If you note the solution outlined, we do not cache the fulfillment value in a weak map anymore. The new solution is to cache the promise's fulfillment value on the promise itself.

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commented Dec 22, 2013

There is no way that you can create useful guarantees. First off, calling the .then function on something that isn't actually a thenable could cause all sorts of side effects which completely breaks the program. So if you ever get an object passed to a resolve function which has a .then function, but that isn't actually intended to be a thenable, then the program will likely break.

Second, if someone has a thenable object, you can't prevent that calling thenable.then(fun1, fun2) might call both fun1 and fun2 at any inappropriate opportunity.

As currently defined, even Promise.cast(x).then(fun1, fun2) doesn't provide any guarantees. Consider for example

var x = new Promise(()=>{});
x.then = function(f1, f2) {
  f1(); f1(); f2();
};

Storing resolved value internally in x the object doesn't do anything to help that problem.

If an object is intended to be a thenable, and we trust it to behave as such during even a single call to it's .then function, then why can't we trust it to behave as such during a second call?

The whole point of supporting thenables was to keep existing code working. This issue seems like feature creep beyond that.

The only way to provide guarantees about an object is to create a new object. If a caller wants real guarantees then it can simply do var trustable = new Promise(r => r(untrusted)).

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commented Dec 22, 2013

Second, if someone has a thenable object, you can't prevent that calling thenable.then(fun1, fun2) might call both fun1 and fun2 at any inappropriate opportunity.

Yes, which is why you don't pass the onFulfilled and onRejected handlers directly.

As currently defined, even Promise.cast(x).then(fun1, fun2) doesn't provide any guarantees.

The intent is to combine Promise.cast with Object.freeze(Promise.prototype); Object.freeze(Promise).

This issue seems like feature creep beyond that.

This is not feature creep. Promises have always been intended to provide guarantees, since their earliest appearance in strawman:concurrency.

var trustable = new Promise(r => r(untrusted))

The changes in this issue are necessary in order to enforce guarantees from this code. Promise.cast vs. Promise.resolve (or the longhand form you give) is irrelevant. Without some form of fulfillment value caching (not resolution caching, as you keep misspeaking), the guarantees can be broken during the unwrapping process. For example, see the recent attack patched in 2f128fd, especially the test illustrating it.

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commented Dec 22, 2013

If someone has a direct reference to the thenable then you can't prevent them from calling p.then(fun1, fun2) directly, at which point you don't have an opportunity to prevent the callbacks from reaching the untrusted code.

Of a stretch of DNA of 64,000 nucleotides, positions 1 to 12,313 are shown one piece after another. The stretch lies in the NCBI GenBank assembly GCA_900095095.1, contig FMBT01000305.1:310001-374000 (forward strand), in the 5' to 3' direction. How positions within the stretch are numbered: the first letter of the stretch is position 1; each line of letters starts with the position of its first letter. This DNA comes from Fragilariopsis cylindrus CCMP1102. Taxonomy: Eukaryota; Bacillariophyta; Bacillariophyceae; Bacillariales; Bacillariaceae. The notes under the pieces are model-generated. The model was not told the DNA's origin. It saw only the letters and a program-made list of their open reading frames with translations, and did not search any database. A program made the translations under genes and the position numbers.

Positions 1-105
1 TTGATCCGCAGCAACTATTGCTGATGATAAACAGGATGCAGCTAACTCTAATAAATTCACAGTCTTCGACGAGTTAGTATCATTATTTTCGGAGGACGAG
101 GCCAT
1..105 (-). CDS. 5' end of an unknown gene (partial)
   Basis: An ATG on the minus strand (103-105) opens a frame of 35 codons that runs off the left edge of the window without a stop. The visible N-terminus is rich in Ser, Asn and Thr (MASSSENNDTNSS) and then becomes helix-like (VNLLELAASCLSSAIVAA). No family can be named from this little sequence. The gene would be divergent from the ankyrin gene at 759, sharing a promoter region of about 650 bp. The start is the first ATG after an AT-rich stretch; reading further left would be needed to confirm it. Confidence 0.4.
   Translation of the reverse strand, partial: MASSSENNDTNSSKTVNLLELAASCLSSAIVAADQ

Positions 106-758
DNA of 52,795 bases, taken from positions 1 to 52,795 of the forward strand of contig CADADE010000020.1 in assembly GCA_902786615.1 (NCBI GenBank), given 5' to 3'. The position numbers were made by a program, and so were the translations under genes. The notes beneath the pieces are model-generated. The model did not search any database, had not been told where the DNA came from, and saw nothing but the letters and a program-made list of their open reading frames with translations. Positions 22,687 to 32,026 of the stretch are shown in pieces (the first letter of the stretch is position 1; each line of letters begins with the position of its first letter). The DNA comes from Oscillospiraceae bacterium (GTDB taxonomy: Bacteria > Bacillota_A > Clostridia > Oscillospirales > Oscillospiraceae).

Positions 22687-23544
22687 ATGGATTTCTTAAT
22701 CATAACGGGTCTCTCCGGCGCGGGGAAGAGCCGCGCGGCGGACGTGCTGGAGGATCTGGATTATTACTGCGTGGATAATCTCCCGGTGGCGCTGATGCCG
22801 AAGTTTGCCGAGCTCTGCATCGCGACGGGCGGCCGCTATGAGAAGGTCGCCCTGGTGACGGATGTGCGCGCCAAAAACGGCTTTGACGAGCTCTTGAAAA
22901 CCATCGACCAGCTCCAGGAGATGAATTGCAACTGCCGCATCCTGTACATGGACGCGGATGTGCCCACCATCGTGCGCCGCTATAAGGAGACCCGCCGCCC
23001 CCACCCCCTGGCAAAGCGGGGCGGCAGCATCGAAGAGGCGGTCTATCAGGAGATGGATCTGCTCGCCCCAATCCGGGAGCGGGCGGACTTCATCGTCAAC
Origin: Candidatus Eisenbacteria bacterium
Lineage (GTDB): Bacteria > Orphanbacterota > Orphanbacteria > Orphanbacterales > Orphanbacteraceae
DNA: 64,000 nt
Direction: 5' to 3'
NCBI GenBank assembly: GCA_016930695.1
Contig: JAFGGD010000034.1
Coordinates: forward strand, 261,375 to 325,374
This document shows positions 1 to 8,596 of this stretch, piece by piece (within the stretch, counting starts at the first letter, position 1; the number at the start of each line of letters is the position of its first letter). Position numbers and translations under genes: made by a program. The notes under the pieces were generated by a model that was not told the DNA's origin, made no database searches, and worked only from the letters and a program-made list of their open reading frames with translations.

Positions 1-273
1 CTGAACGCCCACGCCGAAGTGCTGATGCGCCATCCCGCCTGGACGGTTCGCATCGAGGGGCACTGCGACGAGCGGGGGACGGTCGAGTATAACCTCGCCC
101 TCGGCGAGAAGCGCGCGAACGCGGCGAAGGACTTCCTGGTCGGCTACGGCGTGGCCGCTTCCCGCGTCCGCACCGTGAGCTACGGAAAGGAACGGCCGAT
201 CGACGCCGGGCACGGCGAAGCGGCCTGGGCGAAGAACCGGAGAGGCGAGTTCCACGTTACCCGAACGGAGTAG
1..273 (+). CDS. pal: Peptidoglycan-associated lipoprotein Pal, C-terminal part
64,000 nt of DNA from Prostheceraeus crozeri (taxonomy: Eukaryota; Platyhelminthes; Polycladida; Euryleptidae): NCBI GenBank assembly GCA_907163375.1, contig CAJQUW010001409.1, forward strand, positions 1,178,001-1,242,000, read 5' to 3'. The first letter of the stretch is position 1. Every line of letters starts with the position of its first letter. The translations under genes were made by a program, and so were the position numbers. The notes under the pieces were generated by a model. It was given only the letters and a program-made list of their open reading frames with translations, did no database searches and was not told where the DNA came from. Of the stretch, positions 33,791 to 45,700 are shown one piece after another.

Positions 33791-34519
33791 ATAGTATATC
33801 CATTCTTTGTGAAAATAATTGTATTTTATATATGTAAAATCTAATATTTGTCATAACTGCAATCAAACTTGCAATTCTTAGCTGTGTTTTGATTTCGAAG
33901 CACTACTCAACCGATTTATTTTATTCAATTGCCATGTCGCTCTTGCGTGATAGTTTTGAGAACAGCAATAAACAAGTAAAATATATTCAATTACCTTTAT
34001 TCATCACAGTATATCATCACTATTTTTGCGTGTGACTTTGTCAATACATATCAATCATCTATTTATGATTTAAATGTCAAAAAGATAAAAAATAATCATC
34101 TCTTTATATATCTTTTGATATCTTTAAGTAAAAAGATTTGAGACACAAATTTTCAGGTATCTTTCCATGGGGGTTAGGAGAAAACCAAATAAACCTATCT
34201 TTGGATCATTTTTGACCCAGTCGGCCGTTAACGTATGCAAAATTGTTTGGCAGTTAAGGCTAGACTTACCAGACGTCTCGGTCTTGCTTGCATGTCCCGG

You can request that everyone always calls Promise.cast. But keep in mind that this means that that means that you'll have to either mutate the passed in object by freezing it, which seems unexpected, or always freeze all Promise instances at time of creation, which seems very different from how all other built-ins behave.

You'll also have to create new promise instances anytime that Promise.cast receives a non-native thenable, which is yet another performance cost.

All this to try to cover up bugs when people implement their own thenables? Again, what's the use case? If people write buggy code, they will get buggy programs. This is not an API that is hard to implement. It's not even an API that anyone needs to implement given that it'll soon be shipping natively!

For cases when you for security reasons want to get the guarantees, there's even a function that provides safety like you point out: Promise.resolve(). What's the purpose of having Promise.cast() provide the same functionality? If it's performance, then you're sacrificing performance, consistency and complexity elsewhere.

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commented Dec 29, 2013

(Sorry for the delay.) I think you're missing the point: Promise.resolve provides exactly the same security guarantees as Promise.cast. There is no difference. They are both susceptible to the same attacks when passed a malicious thenable. For example, see 2f128fd, which uses Promise.resolve only.

To be even more explicit, here is a test that currently fails. Note that it doesn't use Promise.cast at all (but it could, with the same result); Promise.resolve and Promise.cast have exactly the same security properties here.

specify("If resolved to a thenable which calls back with different values each time", function (done) {
    var thenable = {
        i: 0,
        then: function (f) {
            f(this.i++);
        }
    };
    var p = Promise.resolve(thenable);

    p.then(function (value) {
        assert.strictEqual(value, 0);

        p.then(function (value) {
            assert.strictEqual(value, 0); // fails, 1 !== 0

            p.then(function (value) {
                assert.strictEqual(value, 0); // fails, 2 !== 0
                done();
            });
        });
    });
});

Notice what happens in this test: a real promise, p, created via Promise.resolve, was made to hand out different fulfillment values depending on who calls it. This is a big problem! Such malicious entities cannot be allowed to be introduced into the promise graph.

This issue tracks progress toward fixing that problem, by caching fulfillment values within the promise.


For anyone watching at home, I'm targeting New Years Day as the time I can fix this. It's been made hard by all the monad stuff baked into the spec, and also it's probably best to do #78 first, since the related sections of the spec will be changed (well, obfuscated, really) drastically by that work.

@ghost ghost assigned domenic Jan 31, 2014

@domenic domenic closed this in 9726aef Apr 7, 2014